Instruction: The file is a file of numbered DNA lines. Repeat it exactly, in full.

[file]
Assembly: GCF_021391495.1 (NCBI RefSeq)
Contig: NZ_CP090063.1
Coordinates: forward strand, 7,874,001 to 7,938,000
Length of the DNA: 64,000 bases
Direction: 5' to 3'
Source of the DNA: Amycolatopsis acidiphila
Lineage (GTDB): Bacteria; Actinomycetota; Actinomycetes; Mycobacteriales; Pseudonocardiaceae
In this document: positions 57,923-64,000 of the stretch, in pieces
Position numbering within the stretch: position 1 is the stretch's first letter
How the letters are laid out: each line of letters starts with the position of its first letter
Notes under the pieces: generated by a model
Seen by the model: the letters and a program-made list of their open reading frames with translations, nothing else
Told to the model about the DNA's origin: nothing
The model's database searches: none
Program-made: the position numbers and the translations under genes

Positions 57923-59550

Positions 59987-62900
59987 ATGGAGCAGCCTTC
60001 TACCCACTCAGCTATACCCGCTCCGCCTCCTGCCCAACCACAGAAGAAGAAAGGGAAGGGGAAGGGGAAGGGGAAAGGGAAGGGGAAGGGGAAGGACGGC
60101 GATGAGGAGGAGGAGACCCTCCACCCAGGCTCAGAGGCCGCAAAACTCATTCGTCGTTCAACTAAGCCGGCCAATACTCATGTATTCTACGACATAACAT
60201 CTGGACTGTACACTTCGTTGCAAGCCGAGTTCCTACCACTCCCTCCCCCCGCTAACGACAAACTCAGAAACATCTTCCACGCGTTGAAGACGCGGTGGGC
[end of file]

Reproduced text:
Assembly: GCF_021391495.1 (NCBI RefSeq)
Contig: NZ_CP090063.1
Coordinates: forward strand, 7,874,001 to 7,938,000
Length of the DNA: 64,000 bases
Direction: 5' to 3'
Source of the DNA: Amycolatopsis acidiphila
Lineage (GTDB): Bacteria; Actinomycetota; Actinomycetes; Mycobacteriales; Pseudonocardiaceae
In this document: positions 57,923-64,000 of the stretch, in pieces
Position numbering within the stretch: position 1 is the stretch's first letter
How the letters are laid out: each line of letters starts with the position of its first letter
Notes under the pieces: generated by a model
Seen by the model: the letters and a program-made list of their open reading frames with translations, nothing else
Told to the model about the DNA's origin: nothing
The model's database searches: none
Program-made: the position numbers and the translations under genes

Positions 57923-59550

Positions 59987-62900
59987 ATGGAGCAGCCTTC
60001 TACCCACTCAGCTATACCCGCTCCGCCTCCTGCCCAACCACAGAAGAAGAAAGGGAAGGGGAAGGGGAAGGGGAAAGGGAAGGGGAAGGGGAAGGACGGC
60101 GATGAGGAGGAGGAGACCCTCCACCCAGGCTCAGAGGCCGCAAAACTCATTCGTCGTTCAACTAAGCCGGCCAATACTCATGTATTCTACGACATAACAT
60201 CTGGACTGTACACTTCGTTGCAAGCCGAGTTCCTACCACTCCCTCCCCCCGCTAACGACAAACTCAGAAACATCTTCCACGCGTTGAAGACGCGGTGGGC